October 13, 2017

R: October 13th, 2017 | R: 114 minutes | R: R

Taken meets Jackie Chan in the latest action thriller, The Foreigner. Fighting its way through the box office, will The Foreigner have the moves to top the charts this weekend?

When a terrorist attack kills his daughter, a father is left with nothing. In the pursuit of finding those responsible for her death, he latches onto a prominent Irish political figure as he tries to infiltrate the IRA’s terrorist cell. But when he continues to get stonewalled, he decides to take more creative measures in order to pressure the political group into revealing the whereabouts of his daughter’s murderers.

For a movie featuring Jackie Chan, The Foreigner relegates his character into a supporting role. The movie feels more like a political thriller than it does a Jackie Chan action movie, with a majority of the film focusing on the political career of a North Ireland politician wrapped up in the middle of an IRA plot to revive the Troubles. Although the politics are interesting enough, they are also based on a rather far- fetched plot that doesn’t really explain a coherent motive behind restarting the violence after thirty years of peace. Suspension of belief aside, the movie would have benefited with more of a focus on Jackie Chan. His plotline leaves a lot to be desired – nothing he does really seems to make much impact on the overall plot. In fact, it almost felt like two different movies. One where Jackie Chan is up to some violent hijinks as he seeks his revenge on the perpetrators, and another where we follow the conspiracy and the investigation surrounding the attacks. The two have very little to do with one another as neither really has too much of an impact on the other. Jackie Chan was also heavily underutilized. In many of his scenes, he proved that he had dramatic acting abilities and that his age has had little impact on his ability to perform. But we rarely see him and his stunt skills receive very little screentime whatsoever.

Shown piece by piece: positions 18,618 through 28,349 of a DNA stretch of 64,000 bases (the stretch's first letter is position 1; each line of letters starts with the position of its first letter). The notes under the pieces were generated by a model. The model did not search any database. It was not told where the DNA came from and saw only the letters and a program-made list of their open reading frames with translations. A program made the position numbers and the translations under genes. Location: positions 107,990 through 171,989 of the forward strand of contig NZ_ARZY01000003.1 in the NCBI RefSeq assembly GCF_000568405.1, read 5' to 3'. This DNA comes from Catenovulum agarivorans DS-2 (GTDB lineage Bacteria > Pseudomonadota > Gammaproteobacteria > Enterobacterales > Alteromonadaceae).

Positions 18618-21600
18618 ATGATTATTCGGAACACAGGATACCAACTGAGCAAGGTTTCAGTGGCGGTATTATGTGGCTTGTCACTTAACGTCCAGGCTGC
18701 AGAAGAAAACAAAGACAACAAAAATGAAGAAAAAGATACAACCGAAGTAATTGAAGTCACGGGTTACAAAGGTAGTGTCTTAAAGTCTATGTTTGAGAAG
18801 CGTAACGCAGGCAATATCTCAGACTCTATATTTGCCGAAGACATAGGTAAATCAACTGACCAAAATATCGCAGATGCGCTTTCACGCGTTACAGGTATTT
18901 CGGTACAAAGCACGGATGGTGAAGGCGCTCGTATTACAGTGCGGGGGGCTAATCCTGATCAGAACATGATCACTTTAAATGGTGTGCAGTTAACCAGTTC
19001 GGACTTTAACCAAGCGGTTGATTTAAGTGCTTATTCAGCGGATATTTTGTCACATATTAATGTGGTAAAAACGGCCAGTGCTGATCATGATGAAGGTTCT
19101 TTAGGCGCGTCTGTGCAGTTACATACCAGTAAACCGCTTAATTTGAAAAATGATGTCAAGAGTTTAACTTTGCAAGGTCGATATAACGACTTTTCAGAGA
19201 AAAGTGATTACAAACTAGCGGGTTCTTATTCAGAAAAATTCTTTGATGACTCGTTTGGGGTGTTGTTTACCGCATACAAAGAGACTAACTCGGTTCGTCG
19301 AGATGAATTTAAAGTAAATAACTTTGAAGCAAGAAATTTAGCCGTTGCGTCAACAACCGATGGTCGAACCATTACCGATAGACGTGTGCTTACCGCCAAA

The foreigner delivers a grizzled, older Jackie Chan that still delivers a good time even without the presence he deserved. Despite its convoluted plot and alarming absence of Jackie Chan, it was still a refreshing watch. Many of the confrontations felt like Home Alone with an adult twist. The action was creative and interesting and was different enough from many of the major Hollywood action films we’ve gotten recently. It was also great seeing Chan portraying a completely different character than we have come to expect from him. Despite a lack of opportunity, Chan still proved that he has more to offer.